If we are going to have a conversation about the impact arts can have on a community, we must mention the current talk of the town, the Cirque du Soleil show Totem, which opened in San Pedro last month and will run until Nov. 10.
I took my family to see the show several days after it opened and was pleasantly surprised, not only by the quality of the show and its performers, but by the sense of community that I experienced while enjoying the evening out with my family in San Pedro.
While the show will bring approximately 50,000 people to San Pedro during its month-long run, helping our local economy and our local businesses, the experience of being out in San Pedro at a high-end professional entertainment event as we ran into familiar face after familiar face is something that I have not felt since my parents took me to Ports O’ Call when I was a kid. On a warm summer-like night out we greeted each other before the show, raved about it during the intermission and seemingly floated to our cars after, waving goodnight to each other. It was a very special evening in every way.
The fact that Cirque du Soleil chose San Pedro as its Los Angeles location for Totem, coupled with the fact that the redevelopment of Ports O’ Call Village will start in just over a year, where we will see new retail, dining and entertainment opportunities, is evidence enough that San Pedro is returning to its roots of being a social community that has a lot to offer to its residents and its visitors.
The reception room at the top of Los Angeles City Hall, called the Tom Bradley Room, has an inscription that reads: “The City Came into Being To Preserve Life, It Exists for the Good Life,” a quote from Aristotle. Even though we live in a suburb of the great city of Los Angeles, we are very much part of the fabric of it and participate in the evolution of it.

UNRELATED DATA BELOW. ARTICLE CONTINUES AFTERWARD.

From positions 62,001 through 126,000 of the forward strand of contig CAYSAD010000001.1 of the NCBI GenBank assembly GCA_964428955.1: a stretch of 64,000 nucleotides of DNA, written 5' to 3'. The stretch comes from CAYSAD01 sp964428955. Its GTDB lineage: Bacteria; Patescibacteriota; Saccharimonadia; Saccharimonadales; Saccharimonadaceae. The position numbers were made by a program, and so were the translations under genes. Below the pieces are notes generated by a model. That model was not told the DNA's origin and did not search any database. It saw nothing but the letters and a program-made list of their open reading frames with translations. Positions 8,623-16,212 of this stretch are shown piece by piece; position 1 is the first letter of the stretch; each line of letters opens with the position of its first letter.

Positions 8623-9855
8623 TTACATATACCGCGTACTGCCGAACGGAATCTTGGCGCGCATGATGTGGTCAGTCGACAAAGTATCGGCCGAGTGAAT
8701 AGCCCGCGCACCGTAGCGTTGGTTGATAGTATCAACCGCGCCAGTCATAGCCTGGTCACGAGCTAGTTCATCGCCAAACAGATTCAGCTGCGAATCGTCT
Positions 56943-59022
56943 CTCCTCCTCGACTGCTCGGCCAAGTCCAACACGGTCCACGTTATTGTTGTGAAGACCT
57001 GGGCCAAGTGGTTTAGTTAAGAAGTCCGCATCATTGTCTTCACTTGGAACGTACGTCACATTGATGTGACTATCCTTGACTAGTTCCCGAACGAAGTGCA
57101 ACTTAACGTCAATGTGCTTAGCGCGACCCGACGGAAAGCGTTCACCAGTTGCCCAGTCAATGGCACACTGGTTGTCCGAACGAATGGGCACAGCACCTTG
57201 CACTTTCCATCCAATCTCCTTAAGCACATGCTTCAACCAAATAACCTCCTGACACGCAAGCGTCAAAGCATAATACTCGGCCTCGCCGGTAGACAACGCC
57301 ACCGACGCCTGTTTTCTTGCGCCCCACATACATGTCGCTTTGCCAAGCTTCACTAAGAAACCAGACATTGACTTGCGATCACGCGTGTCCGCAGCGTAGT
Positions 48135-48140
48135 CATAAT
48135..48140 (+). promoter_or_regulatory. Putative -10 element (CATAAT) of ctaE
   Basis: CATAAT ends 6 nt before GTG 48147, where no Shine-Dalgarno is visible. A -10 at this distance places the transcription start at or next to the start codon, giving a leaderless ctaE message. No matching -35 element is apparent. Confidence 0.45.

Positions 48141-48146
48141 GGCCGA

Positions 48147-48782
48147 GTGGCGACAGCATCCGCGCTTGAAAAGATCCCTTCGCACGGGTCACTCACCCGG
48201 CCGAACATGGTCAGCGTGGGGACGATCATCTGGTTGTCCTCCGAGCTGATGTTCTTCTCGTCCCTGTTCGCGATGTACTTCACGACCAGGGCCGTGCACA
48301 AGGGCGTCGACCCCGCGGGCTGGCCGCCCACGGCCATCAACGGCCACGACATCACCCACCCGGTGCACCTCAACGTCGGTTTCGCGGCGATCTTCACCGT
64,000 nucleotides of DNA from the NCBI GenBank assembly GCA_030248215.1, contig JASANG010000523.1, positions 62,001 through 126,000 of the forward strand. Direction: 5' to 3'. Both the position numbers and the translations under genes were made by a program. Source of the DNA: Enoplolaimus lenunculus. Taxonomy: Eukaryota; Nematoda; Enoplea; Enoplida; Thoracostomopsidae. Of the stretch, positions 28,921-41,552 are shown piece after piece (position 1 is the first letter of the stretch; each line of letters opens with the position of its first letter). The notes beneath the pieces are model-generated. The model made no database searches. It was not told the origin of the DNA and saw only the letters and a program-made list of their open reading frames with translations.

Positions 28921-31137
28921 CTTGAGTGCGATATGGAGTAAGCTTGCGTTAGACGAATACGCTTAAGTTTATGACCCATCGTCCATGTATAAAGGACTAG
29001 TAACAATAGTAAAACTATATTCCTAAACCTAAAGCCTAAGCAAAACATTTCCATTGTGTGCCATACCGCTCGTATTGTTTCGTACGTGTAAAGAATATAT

We live in an urban age. For the first time in history, most people live in cities and the UN estimates that over the next 40 years, the population is going to double on the planet. While we focus on the basics that preserve life – police & fire, maintaining streets and ensuring sanitation – it is equally important that we feed the soul of the city through arts and entertainment to ensure our residents can participate in “the good life.”
The city can support our new and exploding arts community by ensuring that the public environment in our arts district is thriving by being functional and safe. We must ensure there is ample parking, lighting and police patrol. We must work to create more public space that allows for the incubation of even more art, community and entertainment. Our First Thursday Art Walk is an ideal example of this.
A couple weeks ago, Mayor Garcetti issued his first executive directive, launching the Great Streets Initiative. “A great neighborhood needs a great street as its backbone, and, as city leaders, we need the backbone to make the bold changes necessary to build great streets,” said Mayor Garcetti.
The directive establishes a working group comprised of several City departments and headed by Doane Liu, Deputy Mayor of City Services (as well as a longtime San Pedro resident and my former Chief of Staff). The group is tasked with identifying 40 potential “great streets,” and proposing potential improvements – such as lighting, street furniture and landscaping – with the overall goal of increasing economic activity, improving access and mobility, enhancing neighborhood character, increasing community engagement, improving environmental resilience and making safer and more secure communities.
Great streets make for great community. San Pedro has outgrown the more simple utilitarian needs of our parents and their parents and now we must work towards fulfilling our cultural needs. As much as I was excited about the entire evening surrounding the Cirque du Soleil show, I am even more excited that we are closing in on a future for our community that makes my wonderful experience at the show a common experience for all of us.
I commend Cirque du Soleil for their brilliance of bringing their production to San Pedro, but ask all of you to recognize that they did it because it had value to them. San Pedro has lots of value and many of us will be very blessed to experience it on a whole new level very soon. spt